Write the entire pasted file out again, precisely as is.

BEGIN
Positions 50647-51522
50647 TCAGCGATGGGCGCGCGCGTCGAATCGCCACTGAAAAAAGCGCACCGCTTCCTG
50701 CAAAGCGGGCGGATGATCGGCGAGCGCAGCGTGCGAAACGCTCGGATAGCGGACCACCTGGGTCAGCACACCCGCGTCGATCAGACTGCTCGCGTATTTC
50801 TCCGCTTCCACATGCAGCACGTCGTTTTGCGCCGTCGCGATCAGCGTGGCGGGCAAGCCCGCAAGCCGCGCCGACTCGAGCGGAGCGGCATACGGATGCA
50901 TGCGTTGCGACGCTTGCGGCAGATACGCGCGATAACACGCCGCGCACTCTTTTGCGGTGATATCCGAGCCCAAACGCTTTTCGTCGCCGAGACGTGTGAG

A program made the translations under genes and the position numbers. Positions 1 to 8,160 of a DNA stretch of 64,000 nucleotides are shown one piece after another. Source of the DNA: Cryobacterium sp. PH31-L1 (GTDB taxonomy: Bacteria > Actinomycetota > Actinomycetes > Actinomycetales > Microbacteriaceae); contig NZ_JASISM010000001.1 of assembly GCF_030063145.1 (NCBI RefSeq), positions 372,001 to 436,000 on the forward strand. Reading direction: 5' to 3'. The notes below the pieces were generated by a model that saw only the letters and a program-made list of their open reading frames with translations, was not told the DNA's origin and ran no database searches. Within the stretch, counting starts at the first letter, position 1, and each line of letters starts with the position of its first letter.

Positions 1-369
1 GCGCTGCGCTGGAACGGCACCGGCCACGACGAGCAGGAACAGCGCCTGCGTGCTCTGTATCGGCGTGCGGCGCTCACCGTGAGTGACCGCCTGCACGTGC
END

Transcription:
Positions 50647-51522
50647 TCAGCGATGGGCGCGCGCGTCGAATCGCCACTGAAAAAAGCGCACCGCTTCCTG
50701 CAAAGCGGGCGGATGATCGGCGAGCGCAGCGTGCGAAACGCTCGGATAGCGGACCACCTGGGTCAGCACACCCGCGTCGATCAGACTGCTCGCGTATTTC
50801 TCCGCTTCCACATGCAGCACGTCGTTTTGCGCCGTCGCGATCAGCGTGGCGGGCAAGCCCGCAAGCCGCGCCGACTCGAGCGGAGCGGCATACGGATGCA
50901 TGCGTTGCGACGCTTGCGGCAGATACGCGCGATAACACGCCGCGCACTCTTTTGCGGTGATATCCGAGCCCAAACGCTTTTCGTCGCCGAGACGTGTGAG

A program made the translations under genes and the position numbers. Positions 1 to 8,160 of a DNA stretch of 64,000 nucleotides are shown one piece after another. Source of the DNA: Cryobacterium sp. PH31-L1 (GTDB taxonomy: Bacteria > Actinomycetota > Actinomycetes > Actinomycetales > Microbacteriaceae); contig NZ_JASISM010000001.1 of assembly GCF_030063145.1 (NCBI RefSeq), positions 372,001 to 436,000 on the forward strand. Reading direction: 5' to 3'. The notes below the pieces were generated by a model that saw only the letters and a program-made list of their open reading frames with translations, was not told the DNA's origin and ran no database searches. Within the stretch, counting starts at the first letter, position 1, and each line of letters starts with the position of its first letter.

Positions 1-369
1 GCGCTGCGCTGGAACGGCACCGGCCACGACGAGCAGGAACAGCGCCTGCGTGCTCTGTATCGGCGTGCGGCGCTCACCGTGAGTGACCGCCTGCACGTGC